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The European Commission is referring Belgium and Finland to the Court of Justice of the European Union for failing to transpose the Energy Performance of Buildings Directive.

The directive which had to be transposed into national law by 9 July 2012, requires member states to establish and apply minimum energy performance requirements for all buildings, ensures the certification of buildings' energy performance and requires the regular inspection of heating and air conditioning systems. In addition, the directive wants Member States to ensure that by 2021 all new buildings are so-called nearly zero-energy buildings.

"Energy efficiency is vital for keeping our energy costs in check and mitigating climate change. Using less energy is paramount for ensuring security of supply in Europe. It is essential that all Member States put in place the legislation necessary to speed up energy efficiency measures. 40% of EU energy consumption is in the buildings' sector and it is here where the most energy can be saved", said Günther Oettinger, the EU Energy Commissioner.

Under the Energy Performance of Buildings Directive (Directive 2010/31/EU) consumers and citizens have the right to be informed about the energy performance of the building they intend to buy, rent or construct and the right to be properly advised on cost-effective ways to improve the energy performance of the building.

The Commission proposes a daily penalty of 19 178, 25 € against Finland and 42 178, 50 € against Belgium. The level of this penalty is set taking into account the duration and the severity of the infringement. In case of an affirmative judgment of the Court, the daily penalty is to be paid from the date of the judgment until the transposition is complete. The Court will decide the final amount of the daily penalty.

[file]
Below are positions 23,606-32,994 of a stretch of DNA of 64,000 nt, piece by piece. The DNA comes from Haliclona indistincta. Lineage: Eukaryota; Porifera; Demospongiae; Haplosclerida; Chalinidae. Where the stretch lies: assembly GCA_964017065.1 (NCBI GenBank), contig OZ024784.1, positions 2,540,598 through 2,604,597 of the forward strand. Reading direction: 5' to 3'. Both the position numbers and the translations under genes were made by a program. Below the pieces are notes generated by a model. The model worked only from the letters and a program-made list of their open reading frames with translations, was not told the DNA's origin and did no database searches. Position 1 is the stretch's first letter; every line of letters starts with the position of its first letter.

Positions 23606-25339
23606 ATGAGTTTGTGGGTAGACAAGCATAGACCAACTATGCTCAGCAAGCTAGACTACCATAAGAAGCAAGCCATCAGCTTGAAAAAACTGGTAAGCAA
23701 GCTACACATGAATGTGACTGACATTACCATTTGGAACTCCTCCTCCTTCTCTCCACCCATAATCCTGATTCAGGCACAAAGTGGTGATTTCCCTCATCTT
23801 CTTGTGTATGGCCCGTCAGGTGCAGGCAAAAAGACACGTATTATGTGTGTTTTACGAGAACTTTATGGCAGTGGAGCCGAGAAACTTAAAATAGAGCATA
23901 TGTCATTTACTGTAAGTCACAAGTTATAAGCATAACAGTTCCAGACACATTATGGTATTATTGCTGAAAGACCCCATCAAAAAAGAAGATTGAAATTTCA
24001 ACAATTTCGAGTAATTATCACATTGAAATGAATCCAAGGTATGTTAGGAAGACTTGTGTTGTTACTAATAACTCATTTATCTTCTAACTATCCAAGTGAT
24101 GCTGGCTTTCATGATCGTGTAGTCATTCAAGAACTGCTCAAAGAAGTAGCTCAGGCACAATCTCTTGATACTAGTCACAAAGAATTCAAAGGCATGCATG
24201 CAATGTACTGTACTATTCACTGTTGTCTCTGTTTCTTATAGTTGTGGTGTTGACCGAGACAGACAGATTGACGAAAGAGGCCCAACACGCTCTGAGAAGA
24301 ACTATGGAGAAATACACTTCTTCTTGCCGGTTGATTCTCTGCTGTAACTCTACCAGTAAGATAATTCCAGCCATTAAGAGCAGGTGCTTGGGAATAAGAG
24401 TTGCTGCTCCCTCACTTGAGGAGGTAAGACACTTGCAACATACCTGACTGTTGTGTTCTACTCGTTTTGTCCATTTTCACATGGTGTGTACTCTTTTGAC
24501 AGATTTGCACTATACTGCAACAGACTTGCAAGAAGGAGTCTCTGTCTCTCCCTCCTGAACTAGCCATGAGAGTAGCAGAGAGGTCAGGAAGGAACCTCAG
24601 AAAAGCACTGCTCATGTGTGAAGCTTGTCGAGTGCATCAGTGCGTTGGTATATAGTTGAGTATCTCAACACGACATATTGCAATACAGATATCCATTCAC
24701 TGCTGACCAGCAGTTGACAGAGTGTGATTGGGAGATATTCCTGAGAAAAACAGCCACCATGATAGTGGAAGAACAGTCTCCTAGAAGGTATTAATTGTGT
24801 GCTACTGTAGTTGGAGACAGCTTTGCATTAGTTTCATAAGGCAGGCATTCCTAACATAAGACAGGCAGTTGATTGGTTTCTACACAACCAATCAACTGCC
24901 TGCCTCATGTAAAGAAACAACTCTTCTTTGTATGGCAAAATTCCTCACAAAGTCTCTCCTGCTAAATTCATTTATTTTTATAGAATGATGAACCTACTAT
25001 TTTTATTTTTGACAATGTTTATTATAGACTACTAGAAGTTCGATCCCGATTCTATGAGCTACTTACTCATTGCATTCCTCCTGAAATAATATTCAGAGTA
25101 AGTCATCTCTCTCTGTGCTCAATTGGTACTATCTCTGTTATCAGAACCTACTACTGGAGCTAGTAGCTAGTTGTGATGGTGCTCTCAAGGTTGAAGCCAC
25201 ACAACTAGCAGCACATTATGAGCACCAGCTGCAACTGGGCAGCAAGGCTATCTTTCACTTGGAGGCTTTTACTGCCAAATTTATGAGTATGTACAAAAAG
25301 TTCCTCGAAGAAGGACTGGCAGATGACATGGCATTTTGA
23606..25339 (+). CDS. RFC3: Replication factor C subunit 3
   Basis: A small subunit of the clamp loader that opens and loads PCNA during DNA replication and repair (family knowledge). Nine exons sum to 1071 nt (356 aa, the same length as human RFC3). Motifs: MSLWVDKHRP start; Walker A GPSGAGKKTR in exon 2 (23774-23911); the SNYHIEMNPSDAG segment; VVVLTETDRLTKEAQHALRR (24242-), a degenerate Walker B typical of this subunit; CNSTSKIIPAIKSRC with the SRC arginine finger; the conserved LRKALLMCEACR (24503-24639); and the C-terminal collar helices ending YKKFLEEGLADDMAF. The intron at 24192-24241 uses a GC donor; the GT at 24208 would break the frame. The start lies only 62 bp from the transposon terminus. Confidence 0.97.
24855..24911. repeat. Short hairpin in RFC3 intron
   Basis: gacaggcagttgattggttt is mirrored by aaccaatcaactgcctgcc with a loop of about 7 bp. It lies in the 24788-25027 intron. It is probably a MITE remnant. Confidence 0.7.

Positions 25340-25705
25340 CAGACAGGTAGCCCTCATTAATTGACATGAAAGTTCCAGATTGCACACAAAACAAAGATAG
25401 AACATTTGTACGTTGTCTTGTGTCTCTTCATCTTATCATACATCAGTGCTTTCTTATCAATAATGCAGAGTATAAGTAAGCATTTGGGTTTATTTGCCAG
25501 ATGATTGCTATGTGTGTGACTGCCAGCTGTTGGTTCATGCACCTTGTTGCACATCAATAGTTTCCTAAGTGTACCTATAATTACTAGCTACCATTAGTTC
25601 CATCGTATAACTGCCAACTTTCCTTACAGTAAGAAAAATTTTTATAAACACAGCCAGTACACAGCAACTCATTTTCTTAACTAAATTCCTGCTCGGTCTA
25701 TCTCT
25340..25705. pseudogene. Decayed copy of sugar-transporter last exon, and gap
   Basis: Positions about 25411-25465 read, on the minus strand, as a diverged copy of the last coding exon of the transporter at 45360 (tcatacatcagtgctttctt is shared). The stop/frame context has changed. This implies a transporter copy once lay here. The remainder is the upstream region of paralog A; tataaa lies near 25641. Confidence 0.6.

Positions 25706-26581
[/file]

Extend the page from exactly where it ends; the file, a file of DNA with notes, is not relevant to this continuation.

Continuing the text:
The Commission is currently also examining the situation in other Member States (United Kingdom, Slovenia, Romania, Poland, the Netherlands, Malta, Latvia, Luxembourg, Italy, Greece, Estonia, Czech Republic and Austria) to which reasoned opinions for incomplete transposition have been addressed.

Background

The EU’s target is a 20% cut in Europe's annual primary energy consumption by 2020. Buildings account for more than one third of its CO2-emissions and about 40% of the EU's total final energy consumption.

By appropriately transposing and implementing the legislation on energy efficiency in buildings, EU Member States can achieve a substantial amount of cost effective energy savings and avoid associated greenhouse gas emissions.

Under the Lisbon Treaty, which entered into force on 1 December 2009, if Member States fail to transpose EU legislation into national law within the required deadline, the Commission may ask the Court to impose financial sanctions when referring the case to court.

The daily penalty payment is calculated based on a formula, where the following elements are multiplied:

·         seriousness factor

·         length of the infringement

·         "n" factor (which varies between Member States and takes into account their GDP)

·         flat-rate amount, which currently is set at €650 per day.

Reference:

EUROPA- Press releases database